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Budget 2014: Retro tax hammer remains but FM scores a goal

10 July, 2014

Arun Jaitley refrained from big-bang announcements and disappointed multi-national companies who have been expecting an end to retrospective taxation issues but still got a high five from investors as he provided clarity on taxation of portfolio investors, who will now pay capital gains tax and not come under ambit of business income tax.

However, the benchmark stock indices, which declined as the retro tax problem was retained, rose soon after the finance minister’s Budget speech and ended the day marginally in the red. The negative closing was attributed to European banks woes after Portugese lender Banco Espirito Santo shares plunged on capital shortfall concerns.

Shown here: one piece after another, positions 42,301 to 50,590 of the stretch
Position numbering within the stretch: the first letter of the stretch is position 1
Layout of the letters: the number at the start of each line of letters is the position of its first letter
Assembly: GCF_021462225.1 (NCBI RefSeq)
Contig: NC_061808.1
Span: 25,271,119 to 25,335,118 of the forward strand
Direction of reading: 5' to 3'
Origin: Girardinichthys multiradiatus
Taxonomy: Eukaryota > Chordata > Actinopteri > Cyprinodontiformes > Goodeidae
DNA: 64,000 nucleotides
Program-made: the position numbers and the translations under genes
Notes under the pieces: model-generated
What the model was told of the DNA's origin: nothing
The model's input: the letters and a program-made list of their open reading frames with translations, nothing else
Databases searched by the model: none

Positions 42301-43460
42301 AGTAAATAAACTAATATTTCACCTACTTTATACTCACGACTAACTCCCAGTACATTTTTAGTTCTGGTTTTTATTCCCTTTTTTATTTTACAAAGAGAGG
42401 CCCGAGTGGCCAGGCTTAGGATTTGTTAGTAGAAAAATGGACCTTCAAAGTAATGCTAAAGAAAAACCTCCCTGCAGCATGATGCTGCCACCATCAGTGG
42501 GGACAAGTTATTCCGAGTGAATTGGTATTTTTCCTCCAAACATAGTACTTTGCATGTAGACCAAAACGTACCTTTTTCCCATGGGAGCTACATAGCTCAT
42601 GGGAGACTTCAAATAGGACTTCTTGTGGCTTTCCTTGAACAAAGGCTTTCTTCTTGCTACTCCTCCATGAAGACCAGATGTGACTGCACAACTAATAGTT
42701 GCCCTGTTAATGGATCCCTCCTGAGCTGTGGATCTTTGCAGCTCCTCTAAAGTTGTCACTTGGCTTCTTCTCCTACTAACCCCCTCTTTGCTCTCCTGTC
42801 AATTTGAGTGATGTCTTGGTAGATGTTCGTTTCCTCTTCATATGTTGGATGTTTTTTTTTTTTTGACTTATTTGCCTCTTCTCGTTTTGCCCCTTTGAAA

In his maiden Budget the finance minister left more money at the hand of the tax payer, announced measures to boost manufacturing and infrastructure, created a fund of fund to support micro and small & medium enterprises, provided incentives for alternative fundraising route for real estate among other measures and hoped to solicit consensus for implementing GST.

He also proposed new norms for reducing litigations in transfer pricing issues and said the government will review the Direct Tax Code (DTC) in its present shape and take a view on its implementation. The Direct Taxes Code Bill, 2010 had lapsed with the dissolution of the last government.